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SuperSense: Why We Believe in the Unbelievable Hardcover – Bargain Price, April 7, 2009
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[A] fascinating, timely and important book. . . . Hood’s presentation of the science behind our supersense is crystal clear and utterly engaging. (New Scientist )
An intriguing look at a feature of the human mind that is subtle in its operation but profound in its consequences. (Steven Pinker, Professor of Psychology, Harvard University, and author of How the Mind Works and The Stuff of Thought )
Reading SuperSense is like having lunch with your favorite professor--the conversation spans religion, biology, psychology, philosophy, and early childhood development. One thing is for sure, you’ll never see the world in the same way again. (Ori Brafman, New York Times bestselling author of Sway )
In recent years, there has been a lot written about religion, superstition, and faith, but there has never been a book like this. . . SuperSense is a joy to read--beautifully written, deeply clever and funny, replete with brilliant insights and observations. (Paul BloomProfessor, Department of Psychology, Yale University Author of "Descartes' Baby: How the science of child development explains what makes us human" )
Dr. Hood, a world-class scholar in the field of cognitive science, explains the many weird and wonderful ways that we humans naturally view the world as ruled by supernatural phenomena. Bruce Hood’s SuperSense is sensational. (Susan A. GelmanSusan A. GelmanSusan A. Gelman, author of The Essential Child )
Read this beautifully written book, and you will lose some childhood innocence about how the world works. But, it will leave you wiser about yourself, and what it is to be human. (Guy Claxton, author of Hare Brain, Tortoise Mind: How Intelligence Increases When You Think Less )
Magical thinking is a defining feature of the human mind – the source of all that is sublime and absurd about our species. In this timely exploration of the psychology of irrational belief Bruce Hood pulls off the rare feat of being both authoritative and wonderfully entertaining. Brilliant. (Paul Broks, author of Into the Silent Land: Travels in Neuropsychology )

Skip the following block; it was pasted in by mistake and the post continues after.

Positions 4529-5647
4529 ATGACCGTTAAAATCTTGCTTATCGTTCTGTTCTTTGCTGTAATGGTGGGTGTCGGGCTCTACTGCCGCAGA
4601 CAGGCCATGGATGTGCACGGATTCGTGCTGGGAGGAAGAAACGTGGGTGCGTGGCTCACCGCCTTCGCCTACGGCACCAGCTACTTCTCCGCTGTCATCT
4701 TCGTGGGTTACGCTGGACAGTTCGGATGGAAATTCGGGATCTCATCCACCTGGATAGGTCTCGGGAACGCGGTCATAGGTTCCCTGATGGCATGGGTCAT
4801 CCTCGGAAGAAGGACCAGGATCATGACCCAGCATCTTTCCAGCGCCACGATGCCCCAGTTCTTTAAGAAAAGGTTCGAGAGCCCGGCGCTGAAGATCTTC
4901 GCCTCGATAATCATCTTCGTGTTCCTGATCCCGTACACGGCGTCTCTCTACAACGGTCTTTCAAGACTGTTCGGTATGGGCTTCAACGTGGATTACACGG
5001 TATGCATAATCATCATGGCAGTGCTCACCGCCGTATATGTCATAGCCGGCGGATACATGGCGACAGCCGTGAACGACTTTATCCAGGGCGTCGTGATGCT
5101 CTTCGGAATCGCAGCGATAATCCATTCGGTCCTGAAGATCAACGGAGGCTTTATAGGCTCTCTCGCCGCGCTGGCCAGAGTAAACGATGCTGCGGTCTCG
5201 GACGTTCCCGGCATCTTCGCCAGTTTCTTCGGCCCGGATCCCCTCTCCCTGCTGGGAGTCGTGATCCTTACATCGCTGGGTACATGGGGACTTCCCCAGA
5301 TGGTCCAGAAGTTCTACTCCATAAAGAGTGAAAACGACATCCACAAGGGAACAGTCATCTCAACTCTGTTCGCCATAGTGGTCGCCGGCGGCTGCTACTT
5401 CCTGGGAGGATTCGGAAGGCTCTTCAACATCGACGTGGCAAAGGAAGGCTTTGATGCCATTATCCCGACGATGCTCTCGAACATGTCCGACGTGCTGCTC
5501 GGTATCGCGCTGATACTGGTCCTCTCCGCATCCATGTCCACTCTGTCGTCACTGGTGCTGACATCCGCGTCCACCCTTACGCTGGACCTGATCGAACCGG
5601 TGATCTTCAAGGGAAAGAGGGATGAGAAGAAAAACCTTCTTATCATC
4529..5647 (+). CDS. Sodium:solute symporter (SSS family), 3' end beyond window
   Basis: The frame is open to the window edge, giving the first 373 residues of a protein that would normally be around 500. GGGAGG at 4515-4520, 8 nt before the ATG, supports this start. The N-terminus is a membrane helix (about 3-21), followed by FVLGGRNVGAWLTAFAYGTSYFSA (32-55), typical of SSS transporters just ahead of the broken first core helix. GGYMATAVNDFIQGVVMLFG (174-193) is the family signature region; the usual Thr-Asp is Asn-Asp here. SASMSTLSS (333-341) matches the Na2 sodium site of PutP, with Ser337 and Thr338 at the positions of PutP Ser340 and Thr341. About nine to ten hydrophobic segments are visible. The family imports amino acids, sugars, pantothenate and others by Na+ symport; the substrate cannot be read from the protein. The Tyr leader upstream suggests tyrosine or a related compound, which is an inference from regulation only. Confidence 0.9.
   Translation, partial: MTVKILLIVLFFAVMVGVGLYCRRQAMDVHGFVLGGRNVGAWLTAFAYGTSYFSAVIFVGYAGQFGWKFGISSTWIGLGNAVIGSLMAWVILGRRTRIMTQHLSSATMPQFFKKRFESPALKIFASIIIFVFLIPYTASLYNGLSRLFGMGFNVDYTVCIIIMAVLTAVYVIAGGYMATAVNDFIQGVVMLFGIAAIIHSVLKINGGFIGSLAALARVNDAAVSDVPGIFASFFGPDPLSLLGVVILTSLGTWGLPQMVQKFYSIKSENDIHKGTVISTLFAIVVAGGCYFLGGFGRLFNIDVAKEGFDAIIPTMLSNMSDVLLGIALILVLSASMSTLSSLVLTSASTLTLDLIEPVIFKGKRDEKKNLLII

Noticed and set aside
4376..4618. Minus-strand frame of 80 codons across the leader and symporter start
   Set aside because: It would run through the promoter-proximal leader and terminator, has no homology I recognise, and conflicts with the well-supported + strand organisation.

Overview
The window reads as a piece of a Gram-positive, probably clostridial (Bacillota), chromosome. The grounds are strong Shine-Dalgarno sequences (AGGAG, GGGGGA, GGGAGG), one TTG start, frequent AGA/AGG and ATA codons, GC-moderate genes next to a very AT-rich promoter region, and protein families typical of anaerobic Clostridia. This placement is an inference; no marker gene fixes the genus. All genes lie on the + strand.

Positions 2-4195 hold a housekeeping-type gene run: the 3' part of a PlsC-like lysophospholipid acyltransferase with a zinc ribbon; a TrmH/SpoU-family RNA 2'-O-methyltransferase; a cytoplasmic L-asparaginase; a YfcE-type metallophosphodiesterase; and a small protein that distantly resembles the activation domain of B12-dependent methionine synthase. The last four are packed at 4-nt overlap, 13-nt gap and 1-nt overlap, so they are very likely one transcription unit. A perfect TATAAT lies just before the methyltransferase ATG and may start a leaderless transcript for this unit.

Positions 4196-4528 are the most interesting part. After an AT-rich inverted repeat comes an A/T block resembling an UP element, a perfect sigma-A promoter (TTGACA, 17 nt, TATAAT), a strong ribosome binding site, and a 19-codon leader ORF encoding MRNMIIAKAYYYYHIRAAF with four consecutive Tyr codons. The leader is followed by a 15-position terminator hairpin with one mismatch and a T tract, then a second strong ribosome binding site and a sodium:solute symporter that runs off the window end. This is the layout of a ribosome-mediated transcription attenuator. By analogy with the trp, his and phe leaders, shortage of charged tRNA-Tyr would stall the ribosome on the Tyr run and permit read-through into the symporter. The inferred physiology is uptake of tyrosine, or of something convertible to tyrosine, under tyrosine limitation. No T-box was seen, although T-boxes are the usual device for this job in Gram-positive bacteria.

A compelling account of how beliefs in the supernatural world spring from the natural way our minds make sense of our experiences. (Daniel M. Wegner, Harvard Professor of Psychology, author of The Illusion of Conscious Will )
If we understood our own irrationality, and why so many people believe in ghosts, spirits, and invisible powers, then we might be able to improve the way we think. With quirkily fun examples and fascinating experiments Bruce Hood explains why we can’t always escape our Supersense. (Dr. Susan Blackmore, author of Conversations on Consciousness )
Supersense is a terrifically fun read. But it is much more: though we may forever believe in ghosts, goblins and the beneficent deities, with a dose of skeptical scientific realism, a la Hood, there is hope that sanity will prevail. (Marc Hauser, Harvard College Professor, author of Moral Minds )
“...a fun and illuminating book.” (Newsweek )
“Hood’s treatise provides a much-needed counterbalance to hardcore skeptics by arguing that supersense, while not exactly grounded in rationality, ultimately gives our lives meaning.” (Booklist )
Top Customer Reviews
"This book is not meant to make you feel foolish or to encourage you to abandon your supersense [which, as Hood defines it, are naturally occurring irrational beliefs that are a by-product of human development]. Many facets of our behaviour and beliefs have no rational basis. Think of everything that makes us human, and you soon realize that there is much that calls into question our ability to be rational. Love, jealousy, humor and obsession, for instance, are all present in all of us, and even though we know that our beliefs and actions stemming from them can be unbalanced, we would still not want to lose our capacity to experience them. The same can be said for the supersense. So embrace it, learn where it comes from, and understand why it refuses to go away. Oh, and if you are a skeptic reading this book, thanks for getting this far". [page 36].